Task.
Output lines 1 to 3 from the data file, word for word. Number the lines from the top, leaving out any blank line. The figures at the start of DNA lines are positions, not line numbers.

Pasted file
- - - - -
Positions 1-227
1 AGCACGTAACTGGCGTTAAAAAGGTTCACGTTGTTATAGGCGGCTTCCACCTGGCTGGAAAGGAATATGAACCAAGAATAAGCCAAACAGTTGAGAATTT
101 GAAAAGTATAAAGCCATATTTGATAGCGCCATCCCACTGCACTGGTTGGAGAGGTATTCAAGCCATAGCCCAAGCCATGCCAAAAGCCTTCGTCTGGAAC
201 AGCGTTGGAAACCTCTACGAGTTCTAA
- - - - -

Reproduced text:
Positions 1-227
1 AGCACGTAACTGGCGTTAAAAAGGTTCACGTTGTTATAGGCGGCTTCCACCTGGCTGGAAAGGAATATGAACCAAGAATAAGCCAAACAGTTGAGAATTT
101 GAAAAGTATAAAGCCATATTTGATAGCGCCATCCCACTGCACTGGTTGGAGAGGTATTCAAGCCATAGCCCAAGCCATGCCAAAAGCCTTCGTCTGGAAC